MANILA – The Philippine labor market has not fully recovered from the impact of the COVID-19 pandemic despite government statements that employment figures are now close to pre-pandemic levels, a said the founder of a job search application on Wednesday.
PasaJob founder and CEO Kristen Mariano said that although the government says enough jobs have been created to make up for those lost in 2020, the quality of jobs has not improved in the past. pre-pandemic levels.
In an interview with the ANC, Mariano said the jobs created cannot match the jobs lost in terms of quality.
“The new jobs created by the government are more informal and irregular jobs. They don’t really replace the jobs that were lost before the pandemic, and therefore, I think we still need to re-train and reassign people to more skilled jobs. . jobs, ”Mariano said.
Last April, the Asian Development Bank also said the pandemic could have a lasting impact on jobs in the Philippines, as job creation shifted to less stable and lower quality jobs.
With the Delta variant of COVID-19 now in the Philippines, Mariano said basic low-skilled jobs are under threat again, especially if the government institutes new quarantine restrictions.
He noted that retraining is vital for workers, as more skilled jobs have proven to be more stable during the pandemic.
According to data from the Philippine Statistics Authority, the Philippines has an unemployment rate of 7.7 percent in May. This translates to 3.73 million unemployed aged 15 and over. That’s 408,000 less from April’s total of 4.14 million.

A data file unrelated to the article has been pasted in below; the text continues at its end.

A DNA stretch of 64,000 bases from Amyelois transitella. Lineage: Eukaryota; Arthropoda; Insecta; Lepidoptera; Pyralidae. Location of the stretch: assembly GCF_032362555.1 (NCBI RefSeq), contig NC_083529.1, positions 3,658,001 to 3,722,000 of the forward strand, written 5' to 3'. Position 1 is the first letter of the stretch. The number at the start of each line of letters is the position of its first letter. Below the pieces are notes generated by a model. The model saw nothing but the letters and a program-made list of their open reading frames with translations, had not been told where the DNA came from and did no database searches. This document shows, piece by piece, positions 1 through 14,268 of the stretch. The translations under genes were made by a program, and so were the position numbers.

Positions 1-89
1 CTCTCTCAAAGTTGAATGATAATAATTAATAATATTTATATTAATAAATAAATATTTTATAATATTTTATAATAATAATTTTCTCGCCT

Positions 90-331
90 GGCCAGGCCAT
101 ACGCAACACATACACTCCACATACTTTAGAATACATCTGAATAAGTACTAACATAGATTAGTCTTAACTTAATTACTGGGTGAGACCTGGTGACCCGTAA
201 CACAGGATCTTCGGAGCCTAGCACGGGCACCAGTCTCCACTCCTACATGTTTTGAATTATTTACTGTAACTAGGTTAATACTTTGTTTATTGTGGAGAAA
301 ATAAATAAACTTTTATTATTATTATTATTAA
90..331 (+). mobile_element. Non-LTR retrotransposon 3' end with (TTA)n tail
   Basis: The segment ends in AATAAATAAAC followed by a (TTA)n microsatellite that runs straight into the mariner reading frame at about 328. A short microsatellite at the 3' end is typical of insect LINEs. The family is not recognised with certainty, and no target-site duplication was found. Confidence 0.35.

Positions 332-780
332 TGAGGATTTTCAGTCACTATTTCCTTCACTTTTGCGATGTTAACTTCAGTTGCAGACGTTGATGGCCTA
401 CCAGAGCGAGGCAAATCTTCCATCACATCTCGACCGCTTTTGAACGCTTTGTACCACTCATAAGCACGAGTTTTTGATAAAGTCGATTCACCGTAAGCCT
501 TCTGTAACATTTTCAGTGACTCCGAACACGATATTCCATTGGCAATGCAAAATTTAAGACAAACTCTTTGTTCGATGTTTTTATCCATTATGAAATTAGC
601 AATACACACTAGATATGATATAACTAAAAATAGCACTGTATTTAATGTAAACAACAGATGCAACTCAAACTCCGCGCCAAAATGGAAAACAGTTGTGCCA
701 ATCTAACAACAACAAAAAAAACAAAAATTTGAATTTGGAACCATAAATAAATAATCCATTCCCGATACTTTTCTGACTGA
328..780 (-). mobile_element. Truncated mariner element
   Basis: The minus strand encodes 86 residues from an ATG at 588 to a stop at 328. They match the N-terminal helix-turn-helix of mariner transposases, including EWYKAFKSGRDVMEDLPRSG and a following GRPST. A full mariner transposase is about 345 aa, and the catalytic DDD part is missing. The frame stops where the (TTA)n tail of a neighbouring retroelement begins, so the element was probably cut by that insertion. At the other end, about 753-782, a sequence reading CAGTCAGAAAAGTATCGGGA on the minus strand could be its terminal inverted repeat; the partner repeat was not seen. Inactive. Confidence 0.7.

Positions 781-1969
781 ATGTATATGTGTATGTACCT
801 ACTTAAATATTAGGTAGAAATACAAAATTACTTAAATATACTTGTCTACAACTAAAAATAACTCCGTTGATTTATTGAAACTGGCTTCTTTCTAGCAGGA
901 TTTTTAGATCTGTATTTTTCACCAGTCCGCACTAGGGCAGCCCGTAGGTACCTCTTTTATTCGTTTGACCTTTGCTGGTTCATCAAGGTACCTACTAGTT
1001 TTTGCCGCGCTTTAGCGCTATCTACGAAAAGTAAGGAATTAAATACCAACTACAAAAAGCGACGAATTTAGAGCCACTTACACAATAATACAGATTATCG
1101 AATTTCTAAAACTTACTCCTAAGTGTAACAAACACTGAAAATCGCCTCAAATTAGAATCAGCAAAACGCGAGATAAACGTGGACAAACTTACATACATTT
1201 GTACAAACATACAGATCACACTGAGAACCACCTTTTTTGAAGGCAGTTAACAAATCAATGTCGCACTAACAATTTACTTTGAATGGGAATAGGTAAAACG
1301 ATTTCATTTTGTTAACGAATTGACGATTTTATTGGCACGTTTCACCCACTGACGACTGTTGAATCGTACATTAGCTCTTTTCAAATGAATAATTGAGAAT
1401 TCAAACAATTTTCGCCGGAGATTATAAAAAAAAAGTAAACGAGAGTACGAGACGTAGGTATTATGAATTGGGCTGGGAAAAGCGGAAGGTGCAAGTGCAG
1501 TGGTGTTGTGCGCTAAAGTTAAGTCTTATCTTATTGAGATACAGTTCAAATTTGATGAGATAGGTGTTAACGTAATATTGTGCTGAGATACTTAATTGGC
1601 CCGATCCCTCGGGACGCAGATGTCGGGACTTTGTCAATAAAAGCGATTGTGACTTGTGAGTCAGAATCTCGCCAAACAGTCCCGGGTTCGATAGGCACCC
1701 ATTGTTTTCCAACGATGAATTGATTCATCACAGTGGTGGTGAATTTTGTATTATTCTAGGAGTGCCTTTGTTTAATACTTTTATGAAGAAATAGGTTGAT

Unemployment peaked in April 2020 at an all-time high of 17.7% when the Philippine government instituted the strictest levels of quarantine restrictions to fight the COVID-19 pandemic. This equates to 7.3 million unemployed.
Mariano said there are two things that keep Filipinos from getting better jobs, lack of skills and lack of information. Lack of information is what he described as the limits to the ability of job seekers to seek employment. He said the jobs they are looking for are likely to be available, they just don’t know where to look or how to get them.
The skills gap, meanwhile, has been raised by the government and several industries such as the pandemic-resilient BPO sector.
“It’s not that the quality of workers that we have has suddenly deteriorated during the pandemic. It’s just that the skill sets, the demands of the industry have changed. move towards more skilled jobs, ”he said. .
Mariano also cited a recent report indicating that around 25 percent of workers will need to be reassigned or re-qualified for these new roles.
“In terms of the job market, we are seeing an increased demand for roles in health, also from the STEM industry, which would be science, technology, engineering and math. ”
Mariano said technology skills are in high demand, such as digital marketing and data analytics, and these are new skills that the workforce needs to learn.
“In terms of the skills required, they should be a combination of technical and non-technical skills. Soft skills will involve, among other skills, the willingness and ability to actually learn these new skills. It is not an easy task.”
The Pasajob app was started by Mariano with the help of former Senator Bam Aquino. It offers up to P 8,000 in user referral fees which help match job seekers with employers successfully.
Mariano said that after 3 months of operation, the Pasajob app now has 10,000 users.
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